Can Bacteria in Your Reusable Water Bottle Make You Sick?

Jake Newby

| 3 min read

It seems like everyone carries a reusable water bottle around with them these days, which is good for the environment and personal health. Hydration is key, after all. But when you bring that water bottle everywhere you go, you’re bringing bacteria, mold and mildew home with it.
Bacteria and mold are attracted to moisture. Mold releases microscopic cells called spores to reproduce. Those spores then spread through the air and water, often settling in moist environments.
Bacteria, meanwhile, is attracted to the moisture in our mouths, which are home to roughly 700 species of microbes that include germs, bacteria and fungus. Some microbes are helpful, according to the National Institute of Health, while others can cause problems like tooth decay and gum disease. Your water bottle only attracts more potentially unwanted microbes if it’s not cleaned thoroughly and often.

How can my water bottle make me sick? 

Individuals who are sensitive to mold may experience allergy flare-ups and respiratory problems based on the mold growing inside their water bottles, underneath the caps, inside the straws and even on the rubber ring that goes around the bottom of many stainless-steel models.
Various microbes can transfer to water bottles and produce a slimy biofilm, which contains waterborne germs like bacteria, fungi and amoebas that clump together and live in moist places like water bottles. Germs inside our water bottles aren’t often visible and they may not affect the taste of our water, but they could potentially cause us to experience symptoms like food poisoning, according to a new Cleveland Clinic report. Digesting mold and bacteria can also lead to these symptoms:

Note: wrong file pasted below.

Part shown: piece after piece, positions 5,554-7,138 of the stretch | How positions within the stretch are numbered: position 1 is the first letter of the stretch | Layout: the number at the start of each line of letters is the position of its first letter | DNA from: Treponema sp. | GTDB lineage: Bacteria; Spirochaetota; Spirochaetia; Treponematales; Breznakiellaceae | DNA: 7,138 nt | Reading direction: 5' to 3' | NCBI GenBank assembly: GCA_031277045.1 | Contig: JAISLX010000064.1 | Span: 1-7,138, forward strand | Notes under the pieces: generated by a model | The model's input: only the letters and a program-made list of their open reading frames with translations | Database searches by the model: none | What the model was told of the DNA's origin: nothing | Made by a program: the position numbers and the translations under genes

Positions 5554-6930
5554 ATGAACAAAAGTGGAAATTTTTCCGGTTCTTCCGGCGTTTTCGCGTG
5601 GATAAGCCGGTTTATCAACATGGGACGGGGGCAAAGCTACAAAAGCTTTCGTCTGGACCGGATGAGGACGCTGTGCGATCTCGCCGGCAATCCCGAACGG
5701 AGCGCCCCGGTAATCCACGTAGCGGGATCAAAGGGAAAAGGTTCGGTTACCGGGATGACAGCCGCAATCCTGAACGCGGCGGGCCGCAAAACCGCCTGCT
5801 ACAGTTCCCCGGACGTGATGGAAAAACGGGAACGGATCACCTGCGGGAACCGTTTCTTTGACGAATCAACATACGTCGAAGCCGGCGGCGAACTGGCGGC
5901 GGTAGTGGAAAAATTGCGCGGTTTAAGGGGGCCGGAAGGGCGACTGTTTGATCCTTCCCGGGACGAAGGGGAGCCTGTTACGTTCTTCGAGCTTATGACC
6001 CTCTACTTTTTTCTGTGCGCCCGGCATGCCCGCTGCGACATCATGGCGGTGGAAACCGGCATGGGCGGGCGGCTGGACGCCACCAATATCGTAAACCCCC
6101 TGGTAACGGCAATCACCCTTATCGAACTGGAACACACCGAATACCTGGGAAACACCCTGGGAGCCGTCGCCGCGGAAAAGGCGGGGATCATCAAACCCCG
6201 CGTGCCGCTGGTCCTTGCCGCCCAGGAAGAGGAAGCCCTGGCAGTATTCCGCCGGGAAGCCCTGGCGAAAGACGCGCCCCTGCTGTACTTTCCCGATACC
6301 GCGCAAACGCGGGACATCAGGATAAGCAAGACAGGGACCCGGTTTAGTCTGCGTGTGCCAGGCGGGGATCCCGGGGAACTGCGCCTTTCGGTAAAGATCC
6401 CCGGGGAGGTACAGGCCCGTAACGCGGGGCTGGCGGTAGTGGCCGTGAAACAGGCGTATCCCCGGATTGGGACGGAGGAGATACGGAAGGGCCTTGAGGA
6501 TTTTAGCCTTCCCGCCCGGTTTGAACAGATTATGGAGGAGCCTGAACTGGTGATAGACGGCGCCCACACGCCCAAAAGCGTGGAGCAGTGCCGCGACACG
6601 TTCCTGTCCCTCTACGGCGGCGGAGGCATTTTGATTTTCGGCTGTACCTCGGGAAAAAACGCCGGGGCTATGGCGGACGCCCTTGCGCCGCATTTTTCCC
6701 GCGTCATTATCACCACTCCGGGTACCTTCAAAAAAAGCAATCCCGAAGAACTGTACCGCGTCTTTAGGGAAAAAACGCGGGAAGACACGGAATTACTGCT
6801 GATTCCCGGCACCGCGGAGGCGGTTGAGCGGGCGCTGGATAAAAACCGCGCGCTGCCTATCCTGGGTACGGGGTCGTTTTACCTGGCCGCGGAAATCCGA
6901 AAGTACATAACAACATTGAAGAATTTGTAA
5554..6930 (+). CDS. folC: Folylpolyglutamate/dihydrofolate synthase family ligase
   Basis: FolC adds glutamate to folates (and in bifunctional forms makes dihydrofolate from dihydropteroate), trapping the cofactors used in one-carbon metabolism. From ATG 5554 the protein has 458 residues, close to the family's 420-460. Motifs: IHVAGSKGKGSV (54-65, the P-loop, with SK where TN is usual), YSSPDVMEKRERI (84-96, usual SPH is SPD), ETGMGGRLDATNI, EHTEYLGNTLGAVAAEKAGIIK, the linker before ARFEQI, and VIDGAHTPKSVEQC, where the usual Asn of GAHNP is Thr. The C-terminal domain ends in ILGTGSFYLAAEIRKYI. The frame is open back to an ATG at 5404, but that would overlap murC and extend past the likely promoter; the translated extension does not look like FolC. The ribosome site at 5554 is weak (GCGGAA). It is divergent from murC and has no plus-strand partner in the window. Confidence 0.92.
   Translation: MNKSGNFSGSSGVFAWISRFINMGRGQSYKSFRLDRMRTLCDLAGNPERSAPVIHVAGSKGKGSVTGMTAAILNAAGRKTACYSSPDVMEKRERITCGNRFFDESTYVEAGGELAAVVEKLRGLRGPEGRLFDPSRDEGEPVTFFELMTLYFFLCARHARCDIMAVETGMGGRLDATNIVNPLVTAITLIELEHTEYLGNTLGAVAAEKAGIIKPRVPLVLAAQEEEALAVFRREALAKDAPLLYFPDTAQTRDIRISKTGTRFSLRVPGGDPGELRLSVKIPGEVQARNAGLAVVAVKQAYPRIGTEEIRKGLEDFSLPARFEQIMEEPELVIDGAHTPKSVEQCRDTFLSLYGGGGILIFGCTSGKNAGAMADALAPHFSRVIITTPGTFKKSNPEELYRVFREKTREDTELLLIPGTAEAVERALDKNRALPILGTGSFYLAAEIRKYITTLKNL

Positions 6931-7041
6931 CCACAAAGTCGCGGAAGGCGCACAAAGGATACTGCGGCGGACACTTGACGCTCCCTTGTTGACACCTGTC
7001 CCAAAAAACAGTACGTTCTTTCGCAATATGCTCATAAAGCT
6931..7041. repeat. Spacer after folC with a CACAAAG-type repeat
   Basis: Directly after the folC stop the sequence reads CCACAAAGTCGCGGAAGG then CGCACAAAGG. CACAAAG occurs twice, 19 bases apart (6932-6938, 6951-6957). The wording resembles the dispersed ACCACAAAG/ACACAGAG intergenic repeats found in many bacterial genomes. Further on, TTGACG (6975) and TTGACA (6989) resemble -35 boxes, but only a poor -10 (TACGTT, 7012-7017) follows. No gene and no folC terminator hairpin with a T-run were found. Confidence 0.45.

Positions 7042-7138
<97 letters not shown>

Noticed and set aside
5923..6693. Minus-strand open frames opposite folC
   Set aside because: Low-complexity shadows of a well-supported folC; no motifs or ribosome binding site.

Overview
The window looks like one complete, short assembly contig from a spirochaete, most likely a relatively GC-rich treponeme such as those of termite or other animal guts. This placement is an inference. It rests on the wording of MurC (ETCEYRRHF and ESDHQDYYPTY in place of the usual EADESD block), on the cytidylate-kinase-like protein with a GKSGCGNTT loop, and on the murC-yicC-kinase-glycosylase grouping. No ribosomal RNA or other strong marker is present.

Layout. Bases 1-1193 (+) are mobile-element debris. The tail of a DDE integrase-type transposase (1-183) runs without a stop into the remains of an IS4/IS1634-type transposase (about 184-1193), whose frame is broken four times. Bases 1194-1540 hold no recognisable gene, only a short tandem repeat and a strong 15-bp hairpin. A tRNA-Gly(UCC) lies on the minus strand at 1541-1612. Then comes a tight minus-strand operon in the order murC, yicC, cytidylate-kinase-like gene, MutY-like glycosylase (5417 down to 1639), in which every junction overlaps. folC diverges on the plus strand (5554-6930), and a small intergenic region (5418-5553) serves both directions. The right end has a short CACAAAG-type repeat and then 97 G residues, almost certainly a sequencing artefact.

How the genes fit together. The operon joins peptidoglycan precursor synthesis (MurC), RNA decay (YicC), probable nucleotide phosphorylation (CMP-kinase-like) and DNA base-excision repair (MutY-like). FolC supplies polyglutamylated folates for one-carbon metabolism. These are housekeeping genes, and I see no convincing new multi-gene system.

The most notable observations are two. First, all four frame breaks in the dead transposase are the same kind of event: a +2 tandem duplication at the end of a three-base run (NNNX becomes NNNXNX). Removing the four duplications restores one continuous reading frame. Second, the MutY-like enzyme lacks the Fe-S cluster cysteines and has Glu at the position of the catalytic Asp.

• Sore throat
  • Runny or stuffy nose
  • Congestion 
Aside from the obvious transmission of bacteria from your water bottle to your mouth, if you’re constantly setting your bottle down in different places, including tables and floors, you’re transferring the germs and bacteria from those surfaces to your hands and body.
Mold in your water bottle might look like black, brown or greenish-colored patches that may appear fuzzy or slimy with a raised texture. Mildew might be gray, white or light brown color and generally rests flat on the surface of a damp, moist area.

How to clean your reusable water bottle

Questionable health trends go viral on social media all the time, but one helpful trend involves the influx of TikTok users who discover bacteria and mold inside their water bottles, prompting water bottle cleaning tutorials.
You should clean your water bottle daily, if not after each use, even if you think it appears clean. Once you are done using your bottle for the day, take it apart and use this easy step-by-step cleaning process to prepare it for the next day's use: 
  • Disassemble your bottle: Detach all parts of your water bottle including the cap, the straw, or other parts unique to your bottle.
  • Soak each part in warm water: Make a warm water bath in your sink with a bit of dish soap to loosen up the dirt in your bottle. Optionally, add white vinegar to the water for extra cleaning power. Bleach can also be used. Add 1/3 cup of bleach per gallon of water and let the bottle and straw soak for six minutes.
  • Scrub parts of the bottle with a bristle brush: Use a soft bristle brush or a toothbrush and scrub each part of the water bottle. Purchasing a water bottle straw brush can help you reach every part of the straw.
  • Rinse everything with clean water: This step is important to make sure there is not any lingering soap or bleach.
  • Dry everything: Focus on drying every piece of the bottle to ensure nothing is left damp, which can cause mold, mildew or bacteria to grow.
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Photo credit: Getty Images
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